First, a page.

I'm in a bit of a funk at the moment, because I have many wargames installed, but when I come to play them, I usually get past the tutorial to familiarise myself with the mechanics, and struggle to make any headway with the actual process of playing operational wargames.         So, I'm opening up my inadequacies to you lot, and hoping that someone can come up with the secret to operational wargaming!         I seem to be someone who always has trouble seeing the big picture and fighting on so many fronts.         Lets take Decisive Campaigns: The Blitzkrieg from Warsaw to Paris as an example. I was sucked in to Advanced Tactics: World War II and its quirky interface, but only for one or two very small scenarios, where I felt it manageable. DCTBfWtP is a refinement on AT:WW2, one that looks and feels like a much more polished game. However, the play options are quite limited for me, because you play large front scenarios all coupled together into a campaign and the number of troops and fronts are almost too overwhelming.  I now realise my purchase of War in the Pacific was a mistake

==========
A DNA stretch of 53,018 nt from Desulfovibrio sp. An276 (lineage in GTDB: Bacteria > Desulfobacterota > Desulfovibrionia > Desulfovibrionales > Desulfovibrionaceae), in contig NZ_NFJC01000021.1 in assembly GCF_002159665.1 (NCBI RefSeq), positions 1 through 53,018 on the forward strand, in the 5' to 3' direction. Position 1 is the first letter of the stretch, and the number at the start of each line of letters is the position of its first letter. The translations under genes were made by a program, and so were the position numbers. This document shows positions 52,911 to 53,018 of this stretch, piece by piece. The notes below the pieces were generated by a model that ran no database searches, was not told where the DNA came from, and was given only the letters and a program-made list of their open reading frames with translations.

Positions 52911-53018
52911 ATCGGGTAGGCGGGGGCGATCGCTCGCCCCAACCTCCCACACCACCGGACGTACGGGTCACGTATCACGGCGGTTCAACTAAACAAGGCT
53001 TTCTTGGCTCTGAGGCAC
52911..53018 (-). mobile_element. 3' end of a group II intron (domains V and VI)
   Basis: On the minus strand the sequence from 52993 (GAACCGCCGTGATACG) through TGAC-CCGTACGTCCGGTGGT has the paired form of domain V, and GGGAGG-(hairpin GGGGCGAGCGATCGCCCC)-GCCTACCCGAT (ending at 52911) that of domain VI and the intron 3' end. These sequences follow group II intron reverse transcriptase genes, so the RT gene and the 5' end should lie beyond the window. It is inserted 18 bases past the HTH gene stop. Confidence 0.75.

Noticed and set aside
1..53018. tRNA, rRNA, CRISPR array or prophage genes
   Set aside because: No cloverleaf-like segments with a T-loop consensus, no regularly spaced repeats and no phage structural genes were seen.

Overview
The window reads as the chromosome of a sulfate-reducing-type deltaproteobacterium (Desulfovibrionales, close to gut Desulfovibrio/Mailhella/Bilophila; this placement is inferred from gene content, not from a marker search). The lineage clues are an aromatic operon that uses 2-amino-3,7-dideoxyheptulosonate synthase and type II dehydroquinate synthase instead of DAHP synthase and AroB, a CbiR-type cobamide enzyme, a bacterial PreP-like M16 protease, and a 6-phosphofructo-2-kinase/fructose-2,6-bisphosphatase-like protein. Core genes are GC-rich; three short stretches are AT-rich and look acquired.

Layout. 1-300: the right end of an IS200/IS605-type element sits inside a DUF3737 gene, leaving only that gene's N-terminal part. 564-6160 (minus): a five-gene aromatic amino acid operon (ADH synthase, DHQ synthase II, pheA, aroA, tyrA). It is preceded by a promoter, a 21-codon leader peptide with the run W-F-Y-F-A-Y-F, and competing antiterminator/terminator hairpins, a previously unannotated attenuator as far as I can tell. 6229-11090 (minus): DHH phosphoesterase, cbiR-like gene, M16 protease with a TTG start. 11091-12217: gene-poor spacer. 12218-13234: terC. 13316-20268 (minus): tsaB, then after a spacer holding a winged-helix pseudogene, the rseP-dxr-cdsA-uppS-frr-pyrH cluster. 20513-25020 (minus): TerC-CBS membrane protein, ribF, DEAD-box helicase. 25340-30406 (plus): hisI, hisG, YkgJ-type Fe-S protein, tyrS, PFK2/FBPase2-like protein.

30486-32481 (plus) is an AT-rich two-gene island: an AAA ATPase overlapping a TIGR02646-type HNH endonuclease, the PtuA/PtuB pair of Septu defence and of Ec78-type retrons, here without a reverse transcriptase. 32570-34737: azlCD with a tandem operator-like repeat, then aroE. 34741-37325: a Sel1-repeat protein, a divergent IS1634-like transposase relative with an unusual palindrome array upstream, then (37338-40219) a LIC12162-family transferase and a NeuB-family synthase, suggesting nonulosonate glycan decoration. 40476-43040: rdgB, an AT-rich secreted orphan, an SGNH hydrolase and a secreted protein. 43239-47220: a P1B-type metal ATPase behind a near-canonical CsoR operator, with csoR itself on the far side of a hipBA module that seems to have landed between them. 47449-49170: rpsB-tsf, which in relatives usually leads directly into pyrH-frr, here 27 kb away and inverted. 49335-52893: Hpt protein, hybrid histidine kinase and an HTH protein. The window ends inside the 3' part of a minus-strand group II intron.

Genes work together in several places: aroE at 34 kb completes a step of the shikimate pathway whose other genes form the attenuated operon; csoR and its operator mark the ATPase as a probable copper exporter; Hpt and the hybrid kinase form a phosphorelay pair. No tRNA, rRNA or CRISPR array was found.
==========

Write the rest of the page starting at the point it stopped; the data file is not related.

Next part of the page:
.         Now I really want to be able to play the DCTBfWtP game through, understand its key concepts and flex my strategic muscles. But I find my focus is always too small, I'm befuddled by all the details, I can't seem to grasp the bigger picture, when I get down to the individual chit level and end up playing tiny chunks of the battle a bit like a game of Risk. I can't generalise or abstract the unit composition, because there aren't chits with just tanks, or chits with just infantry, there are mixed units, of various strengths and various numbers. How do you assimilate all this information and play out the individual moves with any overarching strategy?         Please someone unlock this mental block of mine!         A game like Command Ops: Battles from the Bulge I can handle. I see the general objective, I see I can send an order to a command HQ and the subordinate units will follow through, I don't have to worry about them. But with a chit shuffler like DCTBfWtP I have to make every move and attack, I have to also try an apply a broad stroke strategy, and I'm finding that incredibly difficult. I think its a similar reason as to why I have trouble with Grand Strategy games also. The scope seems too big, too overwhelming, with no tangible abstraction to hold onto like a crutch.         I'd be grateful if the wargamers here could explain why I'm having such a rough time with playing these sort of operational games, its like I have a blind spot that I can't reveal, because I can't get a hold on how to grasp the operational concepts.         If anyone can shed any light on this for me, I'd be much appreciative.